Finally, any policy must be systematically evaluated to assess what has happened in light of its intended effects. Process evaluation includes a review of who has been served, for what reasons, and what service they have received. Peer reviews are made of cases to determine whether defined standards of care have been met. Client satisfaction surveys assess whether the client received the service expected, in a timely fashion, and whether they found it helpful. Outcome evaluations may focus on individual goals or program goals, and are intended to assess the extent to which the changes that are intended to occur for the client have, in fact, occurred. The interactional skills required of the policy analyst as evaluator include the ability to share his or her knowledge about how evaluations may be designed; to create a feeling of safety with respect to the evaluation; to ensure that all those affected by the evaluation participate in its design; often to engage service deliverers in the data collection process; and to communicate the results of the research to all those involved.return to top
Influencing Policy Development – A Social Policy Example
Service providers, have a responsibility to advocate for social change that will improve the well-being of their clients. A key way in which this can be done is by attempting to influence the policies that shape their experience of the services we deliver. To be able to do this effectively, one must first identify which is the appropriate system to be addressed for the policy issue of concern. If you are interested in changing some aspect of child welfare legislation, making it easier for an adopted person to obtain identifying information about his or her birth parents, for instance, the appropriate system would be the provincial government, not the local Children's Aid Society. While it may be useful to have child welfare organizations supporting your efforts, they are not the decision-makers on this issue. Once the appropriate system has been identified, it is necessary to understand the policy-making process within that system.
At the federal level, the process of effecting change is even more complex, often requiring the additional approval of each of the provinces. At the local level, it is much simpler, generally requiring only the approval of the social services department, the commissioner of social services, the social services committee, and regional or municipal council. At the agency level, the process is similar, with approvals required by the program unit, executive director, and the board of directors. Depending on the model of board governance, approval may be required by a standing committee of the board and the executive committee before the matter is presented to the board of directors itself.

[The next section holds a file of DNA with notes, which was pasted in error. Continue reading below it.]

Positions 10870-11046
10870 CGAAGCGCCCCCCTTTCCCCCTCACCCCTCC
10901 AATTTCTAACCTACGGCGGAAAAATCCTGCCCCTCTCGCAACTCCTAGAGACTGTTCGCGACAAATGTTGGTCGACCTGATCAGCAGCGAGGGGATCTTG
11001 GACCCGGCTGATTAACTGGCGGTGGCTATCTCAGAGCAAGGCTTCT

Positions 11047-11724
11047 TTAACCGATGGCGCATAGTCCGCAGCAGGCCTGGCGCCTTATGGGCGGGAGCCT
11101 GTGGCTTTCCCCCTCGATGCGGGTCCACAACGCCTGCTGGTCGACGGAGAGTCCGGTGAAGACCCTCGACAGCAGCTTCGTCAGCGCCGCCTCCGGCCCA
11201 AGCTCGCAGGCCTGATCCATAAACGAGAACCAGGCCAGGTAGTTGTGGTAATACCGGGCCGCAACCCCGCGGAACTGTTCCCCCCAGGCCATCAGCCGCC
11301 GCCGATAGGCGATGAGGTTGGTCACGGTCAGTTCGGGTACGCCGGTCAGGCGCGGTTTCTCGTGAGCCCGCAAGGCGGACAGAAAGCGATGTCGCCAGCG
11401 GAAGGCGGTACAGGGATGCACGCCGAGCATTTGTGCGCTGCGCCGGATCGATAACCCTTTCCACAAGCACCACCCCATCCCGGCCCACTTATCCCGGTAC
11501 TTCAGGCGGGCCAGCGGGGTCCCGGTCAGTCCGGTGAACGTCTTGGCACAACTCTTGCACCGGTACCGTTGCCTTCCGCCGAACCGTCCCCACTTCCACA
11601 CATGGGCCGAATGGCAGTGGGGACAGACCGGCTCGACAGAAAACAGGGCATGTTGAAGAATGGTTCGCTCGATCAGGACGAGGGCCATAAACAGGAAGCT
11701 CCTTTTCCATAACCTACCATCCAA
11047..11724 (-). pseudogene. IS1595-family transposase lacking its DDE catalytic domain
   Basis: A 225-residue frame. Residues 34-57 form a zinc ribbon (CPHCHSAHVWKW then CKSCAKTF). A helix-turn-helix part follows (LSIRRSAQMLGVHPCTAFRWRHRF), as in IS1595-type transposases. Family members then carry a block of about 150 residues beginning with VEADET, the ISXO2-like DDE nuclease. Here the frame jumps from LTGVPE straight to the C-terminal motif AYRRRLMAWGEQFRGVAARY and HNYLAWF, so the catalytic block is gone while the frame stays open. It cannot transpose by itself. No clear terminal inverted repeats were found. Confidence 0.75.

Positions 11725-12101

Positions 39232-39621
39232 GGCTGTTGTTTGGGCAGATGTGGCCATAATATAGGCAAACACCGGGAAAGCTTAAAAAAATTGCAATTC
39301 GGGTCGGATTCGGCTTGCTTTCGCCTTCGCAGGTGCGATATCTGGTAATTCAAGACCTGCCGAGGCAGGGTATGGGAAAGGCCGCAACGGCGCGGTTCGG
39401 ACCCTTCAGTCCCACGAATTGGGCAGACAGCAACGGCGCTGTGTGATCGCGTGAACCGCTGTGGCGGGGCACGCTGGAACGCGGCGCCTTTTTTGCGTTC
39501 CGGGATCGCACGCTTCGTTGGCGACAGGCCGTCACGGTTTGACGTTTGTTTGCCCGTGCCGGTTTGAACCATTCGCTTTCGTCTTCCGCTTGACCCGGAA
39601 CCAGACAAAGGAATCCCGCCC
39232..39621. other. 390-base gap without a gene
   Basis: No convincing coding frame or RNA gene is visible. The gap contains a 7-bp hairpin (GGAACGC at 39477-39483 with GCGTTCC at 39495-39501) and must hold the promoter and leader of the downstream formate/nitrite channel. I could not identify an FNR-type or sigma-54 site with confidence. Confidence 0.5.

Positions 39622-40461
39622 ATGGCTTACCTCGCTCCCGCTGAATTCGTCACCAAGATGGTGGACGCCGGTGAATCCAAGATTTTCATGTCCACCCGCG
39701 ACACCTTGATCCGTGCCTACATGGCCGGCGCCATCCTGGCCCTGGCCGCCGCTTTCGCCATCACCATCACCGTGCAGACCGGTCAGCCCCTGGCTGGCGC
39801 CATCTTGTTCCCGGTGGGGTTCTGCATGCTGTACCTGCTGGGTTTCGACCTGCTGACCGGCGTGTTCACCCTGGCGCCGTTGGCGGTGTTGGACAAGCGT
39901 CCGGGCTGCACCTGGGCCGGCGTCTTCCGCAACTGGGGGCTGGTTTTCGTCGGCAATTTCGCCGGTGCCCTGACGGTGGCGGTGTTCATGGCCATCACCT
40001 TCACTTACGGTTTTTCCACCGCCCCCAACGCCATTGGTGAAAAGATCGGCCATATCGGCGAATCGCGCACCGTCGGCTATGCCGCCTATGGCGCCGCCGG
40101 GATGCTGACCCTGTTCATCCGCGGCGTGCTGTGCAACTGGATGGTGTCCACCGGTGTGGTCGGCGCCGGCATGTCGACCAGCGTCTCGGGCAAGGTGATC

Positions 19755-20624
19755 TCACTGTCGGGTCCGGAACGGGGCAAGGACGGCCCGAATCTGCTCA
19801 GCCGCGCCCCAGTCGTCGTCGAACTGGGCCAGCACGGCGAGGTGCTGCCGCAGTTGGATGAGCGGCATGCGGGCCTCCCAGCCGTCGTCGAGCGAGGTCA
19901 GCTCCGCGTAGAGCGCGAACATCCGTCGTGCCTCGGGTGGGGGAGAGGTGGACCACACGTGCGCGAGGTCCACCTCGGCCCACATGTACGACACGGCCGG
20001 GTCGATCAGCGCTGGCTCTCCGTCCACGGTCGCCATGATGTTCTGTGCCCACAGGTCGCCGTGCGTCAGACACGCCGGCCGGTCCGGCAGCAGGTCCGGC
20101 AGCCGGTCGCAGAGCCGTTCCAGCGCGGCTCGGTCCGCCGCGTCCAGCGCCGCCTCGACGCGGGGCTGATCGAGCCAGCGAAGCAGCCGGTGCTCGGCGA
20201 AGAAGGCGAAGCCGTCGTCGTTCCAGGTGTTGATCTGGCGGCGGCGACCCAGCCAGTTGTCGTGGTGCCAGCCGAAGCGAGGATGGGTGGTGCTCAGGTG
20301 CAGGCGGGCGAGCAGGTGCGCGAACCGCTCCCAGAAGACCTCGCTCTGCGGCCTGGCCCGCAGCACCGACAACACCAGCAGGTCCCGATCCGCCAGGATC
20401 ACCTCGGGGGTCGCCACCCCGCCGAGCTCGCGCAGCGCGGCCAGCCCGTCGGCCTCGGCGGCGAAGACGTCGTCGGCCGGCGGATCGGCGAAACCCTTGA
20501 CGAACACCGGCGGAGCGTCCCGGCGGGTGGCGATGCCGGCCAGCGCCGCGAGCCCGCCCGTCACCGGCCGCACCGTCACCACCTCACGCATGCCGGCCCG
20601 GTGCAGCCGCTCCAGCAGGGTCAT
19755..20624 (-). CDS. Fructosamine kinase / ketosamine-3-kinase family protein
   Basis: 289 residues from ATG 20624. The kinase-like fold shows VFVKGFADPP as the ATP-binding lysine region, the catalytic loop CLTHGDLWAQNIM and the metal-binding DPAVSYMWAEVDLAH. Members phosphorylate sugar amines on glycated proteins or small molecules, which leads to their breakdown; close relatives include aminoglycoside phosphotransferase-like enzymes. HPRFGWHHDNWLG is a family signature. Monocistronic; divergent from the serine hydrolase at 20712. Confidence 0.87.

Seen on a coffee mug – "No amount of planning can take the place of dumb luck."
What these models fail to convey is the politically charged environment in which many policy decisions are made. While the first step in the policy-making process is the ministry initiating a policy submission, in fact there is often considerable political activity, sometimes over a prolonged period of time, before a ministry sees an issue as a sufficient priority to address it. These political efforts are sometimes conceptualized as social advocacy, or community organizing, and planning and policy analysis are described as more rational processes. Further, it is important to understand that both internal and external politics are influential in this process, that is, not only various stakeholders, but the bureaucrats making decisions themselves will promote different interests. For links to case studies on public policy development, click here.
Efforts to educate the general public about wife assault are a good case example of this political process. Through the women's centres set up to raise consciousness about women's rights in the early 70s, it soon became evident that a major concern of women experiencing marital difficulties was being assaulted by their partners. In response to this concern, women's shelters began to spring up across the country as places for women to take refuge when they were under attack. To obtain funding for these shelters, it was necessary to convince the United Way, and local and provincial governments that wife assault was a sufficiently widespread problem that funding was warranted for shelters. Walker makes an insightful analysis of the process of defining the problem of
Creating Convincing Policy Briefs
(From How to Create Superior Brienfings: Roderick G. Quiney)
The farther your written material goes up the bureaucratic ladder, the shorter it has to be. Remember that by the time a proposal or response reaches senior management, it has to fight for attention with briefs from across the country, so no one is going to read a tome. So if you have an opportunity to provide briefing material for senior officials, remember that the operative word is brief!
Government's advice to its own staff when preparing material for Cabinet is to keep the full argument and analysis to four pages or less (non-Cabinet briefing notes are limited to only two pages). Back-up material can be put into appendices, but don't expect a Minister to read it. Remember, if you don't keep your written material short, someone else will shorten it for you.